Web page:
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Mol Microbiol. 2010 Aug;77(4):830-40. doi: 10.1111/j.1365-2958.2010.07218.x. Epub 2010 Jun 1.

Directed mutagenesis of Mycobacterium smegmatis 16S rRNA to reconstruct the in vivo evolution of aminoglycoside resistance in Mycobacterium tuberculosis.

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Institut für Medizinische Mikrobiologie, Universität Zürich, Zürich, Schweiz.Nationales Zentrum für Mykobakterien, Universität Zürich, Zürich, Schweiz.Department of Medical Biochemistry and Microbiology, Uppsala University, Uppsala, Sweden.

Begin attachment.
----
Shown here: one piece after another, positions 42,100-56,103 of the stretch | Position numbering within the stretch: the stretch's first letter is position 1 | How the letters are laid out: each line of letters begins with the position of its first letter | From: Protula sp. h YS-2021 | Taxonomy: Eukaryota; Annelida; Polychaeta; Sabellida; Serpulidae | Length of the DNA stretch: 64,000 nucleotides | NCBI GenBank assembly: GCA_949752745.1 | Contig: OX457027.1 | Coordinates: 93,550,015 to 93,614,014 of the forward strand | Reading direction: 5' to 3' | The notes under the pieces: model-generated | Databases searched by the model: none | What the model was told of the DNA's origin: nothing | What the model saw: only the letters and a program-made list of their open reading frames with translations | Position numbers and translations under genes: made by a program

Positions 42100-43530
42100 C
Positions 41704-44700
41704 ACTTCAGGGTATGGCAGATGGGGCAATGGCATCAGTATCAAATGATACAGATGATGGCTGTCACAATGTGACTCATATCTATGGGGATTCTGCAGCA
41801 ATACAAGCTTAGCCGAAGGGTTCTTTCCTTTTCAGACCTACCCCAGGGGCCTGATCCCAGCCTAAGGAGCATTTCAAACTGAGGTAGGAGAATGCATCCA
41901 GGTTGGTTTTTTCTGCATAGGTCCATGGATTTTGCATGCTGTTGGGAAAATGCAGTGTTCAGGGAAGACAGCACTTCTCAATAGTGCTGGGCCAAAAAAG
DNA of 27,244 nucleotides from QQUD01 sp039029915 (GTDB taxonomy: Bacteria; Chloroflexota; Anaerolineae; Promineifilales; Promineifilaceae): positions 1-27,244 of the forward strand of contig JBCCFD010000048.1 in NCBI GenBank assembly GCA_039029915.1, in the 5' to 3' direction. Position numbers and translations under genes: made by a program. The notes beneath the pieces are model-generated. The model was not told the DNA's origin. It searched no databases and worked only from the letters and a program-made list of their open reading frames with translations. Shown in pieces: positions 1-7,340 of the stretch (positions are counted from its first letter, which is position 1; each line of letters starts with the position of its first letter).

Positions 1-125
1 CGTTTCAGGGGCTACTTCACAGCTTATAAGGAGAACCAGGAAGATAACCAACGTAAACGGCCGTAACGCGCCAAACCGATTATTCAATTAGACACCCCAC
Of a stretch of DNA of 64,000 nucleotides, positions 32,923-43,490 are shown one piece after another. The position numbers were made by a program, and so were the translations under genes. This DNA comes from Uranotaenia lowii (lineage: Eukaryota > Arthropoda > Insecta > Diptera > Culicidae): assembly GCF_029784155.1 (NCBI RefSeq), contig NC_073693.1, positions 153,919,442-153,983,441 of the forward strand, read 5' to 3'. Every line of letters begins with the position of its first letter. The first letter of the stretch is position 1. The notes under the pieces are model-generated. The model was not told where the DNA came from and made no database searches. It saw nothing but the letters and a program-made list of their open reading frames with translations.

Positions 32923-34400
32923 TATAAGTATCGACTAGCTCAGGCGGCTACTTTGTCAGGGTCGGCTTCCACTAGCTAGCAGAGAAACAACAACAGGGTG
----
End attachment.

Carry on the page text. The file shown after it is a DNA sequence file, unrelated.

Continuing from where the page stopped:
Drug resistance in Mycobacterium tuberculosis is a global problem, with major consequences for treatment and public health systems. As the emergence and spread of drug-resistant tuberculosis epidemics is largely influenced by the impact of the resistance mechanism on bacterial fitness, we wished to investigate whether compensatory evolution occurs in drug-resistant clinical isolates of M. tuberculosis. By combining information from molecular epidemiology studies of drug-resistant clinical M. tuberculosis isolates with genetic reconstructions and measurements of aminoglycoside susceptibility and fitness in Mycobacterium smegmatis, we have reconstructed a plausible pathway for how aminoglycoside resistance develops in clinical isolates of M. tuberculosis. Thus, we show by reconstruction experiments that base changes in the highly conserved A-site of 16S rRNA that: (i) cause aminoglycoside resistance, (ii) confer a high fitness cost and (iii) destabilize a stem-loop structure, are associated with a particular compensatory point mutation that restores rRNA secondary structure and bacterial fitness, while maintaining to a large extent the drug-resistant phenotype. The same types of resistance and associated mutations can be found in M. tuberculosis in clinical isolates, suggesting that compensatory evolution contributes to the spread of drug-resistant tuberculosis disease.

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